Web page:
• ‘As a rough rule of thumb, the best rates are available either over the internet or from some of the aggressive building societies.’
    • ‘Other treatments may be used either as alternatives, or in combination with a facelift.’
    • ‘We were fairly certain that the pilot either blacked out again or ran out of fuel.’
    • ‘But the guys I can talk to either aren't available to me or wouldn't understand.’
    • ‘Nine out of 29 households participated in the scheme either regularly or occasionally.’
    • ‘He had on a black and white stripped shirt with a pair of black pants and was either a bartender or a referee.’
    • ‘Inside you find grippy sports seats, either in boring black or with bright contrast trim.’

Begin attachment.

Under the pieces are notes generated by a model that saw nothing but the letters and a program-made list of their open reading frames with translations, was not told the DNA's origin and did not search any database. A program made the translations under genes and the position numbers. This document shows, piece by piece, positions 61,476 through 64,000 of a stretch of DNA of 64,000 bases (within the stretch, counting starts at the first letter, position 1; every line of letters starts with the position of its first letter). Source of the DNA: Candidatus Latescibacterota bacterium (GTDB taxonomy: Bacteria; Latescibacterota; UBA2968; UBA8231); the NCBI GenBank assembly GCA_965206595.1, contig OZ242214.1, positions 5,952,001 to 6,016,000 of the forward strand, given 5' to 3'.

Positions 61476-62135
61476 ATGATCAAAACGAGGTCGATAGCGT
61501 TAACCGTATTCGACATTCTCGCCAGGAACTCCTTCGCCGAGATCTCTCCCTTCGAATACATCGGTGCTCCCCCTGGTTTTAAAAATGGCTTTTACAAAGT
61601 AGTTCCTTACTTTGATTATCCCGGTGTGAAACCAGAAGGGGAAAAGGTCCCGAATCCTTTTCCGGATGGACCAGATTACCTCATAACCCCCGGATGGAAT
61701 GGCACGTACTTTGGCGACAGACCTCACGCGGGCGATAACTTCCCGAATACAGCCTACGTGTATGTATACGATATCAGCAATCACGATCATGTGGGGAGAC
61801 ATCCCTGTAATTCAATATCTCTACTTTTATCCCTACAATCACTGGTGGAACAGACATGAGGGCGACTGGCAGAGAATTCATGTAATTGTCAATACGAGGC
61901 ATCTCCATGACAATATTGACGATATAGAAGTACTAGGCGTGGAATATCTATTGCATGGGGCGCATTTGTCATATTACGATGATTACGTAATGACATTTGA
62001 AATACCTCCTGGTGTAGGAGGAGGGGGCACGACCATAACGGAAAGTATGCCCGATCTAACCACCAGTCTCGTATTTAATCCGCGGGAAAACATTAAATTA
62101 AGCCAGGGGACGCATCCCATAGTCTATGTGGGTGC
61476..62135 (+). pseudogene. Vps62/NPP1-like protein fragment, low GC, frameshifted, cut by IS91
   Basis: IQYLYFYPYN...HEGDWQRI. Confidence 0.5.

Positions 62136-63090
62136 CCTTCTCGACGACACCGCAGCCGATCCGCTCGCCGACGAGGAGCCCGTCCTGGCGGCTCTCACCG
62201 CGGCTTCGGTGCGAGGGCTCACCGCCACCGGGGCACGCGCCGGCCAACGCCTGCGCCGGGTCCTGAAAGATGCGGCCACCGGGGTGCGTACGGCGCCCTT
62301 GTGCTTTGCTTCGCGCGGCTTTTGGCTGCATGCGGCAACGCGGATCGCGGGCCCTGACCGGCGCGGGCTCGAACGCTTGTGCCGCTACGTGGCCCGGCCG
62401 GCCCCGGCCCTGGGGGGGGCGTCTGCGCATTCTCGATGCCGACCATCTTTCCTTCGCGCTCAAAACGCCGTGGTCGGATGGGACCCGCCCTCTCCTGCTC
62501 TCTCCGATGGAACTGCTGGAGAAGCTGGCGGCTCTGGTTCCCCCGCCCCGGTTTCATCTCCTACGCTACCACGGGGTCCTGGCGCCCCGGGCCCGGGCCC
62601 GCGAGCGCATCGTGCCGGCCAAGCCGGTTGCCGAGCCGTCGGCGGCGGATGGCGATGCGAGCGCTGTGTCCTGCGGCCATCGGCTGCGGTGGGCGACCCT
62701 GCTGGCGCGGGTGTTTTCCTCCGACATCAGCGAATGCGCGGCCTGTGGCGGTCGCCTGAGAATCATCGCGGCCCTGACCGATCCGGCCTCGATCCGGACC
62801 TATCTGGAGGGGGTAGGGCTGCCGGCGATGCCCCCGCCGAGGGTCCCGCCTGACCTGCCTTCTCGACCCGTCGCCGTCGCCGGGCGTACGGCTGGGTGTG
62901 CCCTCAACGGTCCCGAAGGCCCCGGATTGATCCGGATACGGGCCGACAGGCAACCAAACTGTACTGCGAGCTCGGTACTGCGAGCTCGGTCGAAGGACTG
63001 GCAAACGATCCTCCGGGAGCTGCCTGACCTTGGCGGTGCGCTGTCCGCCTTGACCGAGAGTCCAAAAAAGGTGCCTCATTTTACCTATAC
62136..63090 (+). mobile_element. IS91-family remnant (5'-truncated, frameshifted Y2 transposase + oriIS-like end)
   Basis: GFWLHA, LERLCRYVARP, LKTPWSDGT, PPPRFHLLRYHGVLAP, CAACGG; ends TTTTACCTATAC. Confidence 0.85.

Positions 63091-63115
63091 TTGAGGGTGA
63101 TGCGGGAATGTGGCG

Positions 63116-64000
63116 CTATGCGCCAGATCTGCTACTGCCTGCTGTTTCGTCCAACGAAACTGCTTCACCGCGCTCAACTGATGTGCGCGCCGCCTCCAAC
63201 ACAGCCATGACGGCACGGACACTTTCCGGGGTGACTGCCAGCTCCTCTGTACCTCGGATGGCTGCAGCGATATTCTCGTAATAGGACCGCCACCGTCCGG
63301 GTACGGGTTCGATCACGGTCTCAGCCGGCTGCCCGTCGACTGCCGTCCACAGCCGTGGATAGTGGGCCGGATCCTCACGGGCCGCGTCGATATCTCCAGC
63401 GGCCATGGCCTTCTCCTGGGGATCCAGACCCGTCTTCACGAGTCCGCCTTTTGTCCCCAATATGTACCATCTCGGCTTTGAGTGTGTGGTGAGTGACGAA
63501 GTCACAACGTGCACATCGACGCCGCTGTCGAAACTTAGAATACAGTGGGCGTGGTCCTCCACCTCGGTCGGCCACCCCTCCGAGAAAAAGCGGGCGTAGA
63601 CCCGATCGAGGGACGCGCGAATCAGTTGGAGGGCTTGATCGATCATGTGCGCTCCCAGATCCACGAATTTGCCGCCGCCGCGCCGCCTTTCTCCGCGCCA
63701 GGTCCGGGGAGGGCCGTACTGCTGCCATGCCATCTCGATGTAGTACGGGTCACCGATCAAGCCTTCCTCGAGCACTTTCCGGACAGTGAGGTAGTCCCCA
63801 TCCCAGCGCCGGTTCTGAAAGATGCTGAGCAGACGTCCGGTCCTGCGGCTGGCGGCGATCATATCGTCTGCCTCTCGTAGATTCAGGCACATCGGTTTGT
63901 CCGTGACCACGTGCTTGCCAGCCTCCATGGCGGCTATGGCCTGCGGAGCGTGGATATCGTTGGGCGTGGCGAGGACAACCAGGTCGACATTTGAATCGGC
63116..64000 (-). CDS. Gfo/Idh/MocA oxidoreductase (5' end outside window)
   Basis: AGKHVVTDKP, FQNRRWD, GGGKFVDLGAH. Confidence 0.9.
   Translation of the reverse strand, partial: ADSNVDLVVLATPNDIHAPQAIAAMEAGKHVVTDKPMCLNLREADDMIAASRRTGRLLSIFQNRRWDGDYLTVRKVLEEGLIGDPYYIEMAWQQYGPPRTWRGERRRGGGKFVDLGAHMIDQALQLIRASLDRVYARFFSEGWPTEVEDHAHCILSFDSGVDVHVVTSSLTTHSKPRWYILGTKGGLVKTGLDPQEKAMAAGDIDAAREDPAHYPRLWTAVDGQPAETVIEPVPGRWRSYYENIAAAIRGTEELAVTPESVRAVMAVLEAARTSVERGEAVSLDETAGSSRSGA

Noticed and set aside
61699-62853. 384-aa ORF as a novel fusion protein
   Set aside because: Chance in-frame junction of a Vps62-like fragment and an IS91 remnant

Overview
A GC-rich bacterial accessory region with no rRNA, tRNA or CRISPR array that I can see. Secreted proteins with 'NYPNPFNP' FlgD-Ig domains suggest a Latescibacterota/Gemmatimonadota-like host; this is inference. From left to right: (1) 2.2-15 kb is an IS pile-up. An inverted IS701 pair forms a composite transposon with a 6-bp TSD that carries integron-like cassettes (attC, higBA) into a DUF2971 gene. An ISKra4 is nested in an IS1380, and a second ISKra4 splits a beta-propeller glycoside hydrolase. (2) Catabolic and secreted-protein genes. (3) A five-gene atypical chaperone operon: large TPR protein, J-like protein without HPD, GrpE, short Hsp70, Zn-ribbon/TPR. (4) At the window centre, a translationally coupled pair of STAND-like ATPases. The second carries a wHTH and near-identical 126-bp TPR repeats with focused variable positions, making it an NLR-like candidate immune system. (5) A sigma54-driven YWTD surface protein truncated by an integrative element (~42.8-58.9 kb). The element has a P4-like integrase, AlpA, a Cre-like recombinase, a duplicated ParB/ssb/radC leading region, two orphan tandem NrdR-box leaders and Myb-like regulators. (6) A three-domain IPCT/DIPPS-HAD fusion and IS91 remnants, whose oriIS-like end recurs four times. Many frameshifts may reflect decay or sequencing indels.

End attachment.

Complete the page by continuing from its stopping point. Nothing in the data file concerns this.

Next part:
• ‘Perhaps your newspaper can help by either publishing this letter or informing your readers through an article.’
    • ‘He sought to argue in the alternative that he either was insane at the time he killed her or he was so drunk that he was incapable of forming the intent to do so.’
  • 2[adverb, with negative] Used to indicate a similarity or link with a statement just made.

    ‘you don't like him, do you? I don't, either’
    ‘it won't do any harm, but won't really help, either’
    • ‘I don't believe that the Reserve Bank believes that there is a strong link either.’
    • ‘And I am not going to open any of her letters either, they can go straight in the bin.’
    • ‘The harder path, if we have the will, isn't paved with yellow bricks and it isn't black and white either.’
    • ‘You don't need to be a genius to work out the similarities either.’
    • ‘Needless to say I won't be writing to them for permission to use these links either.’
    • ‘The players were not available for that tie either and, six years on, not much appears to have changed.’
    • ‘In fact, increasing your size won't matter either, so grab a cream bun whenever you like.’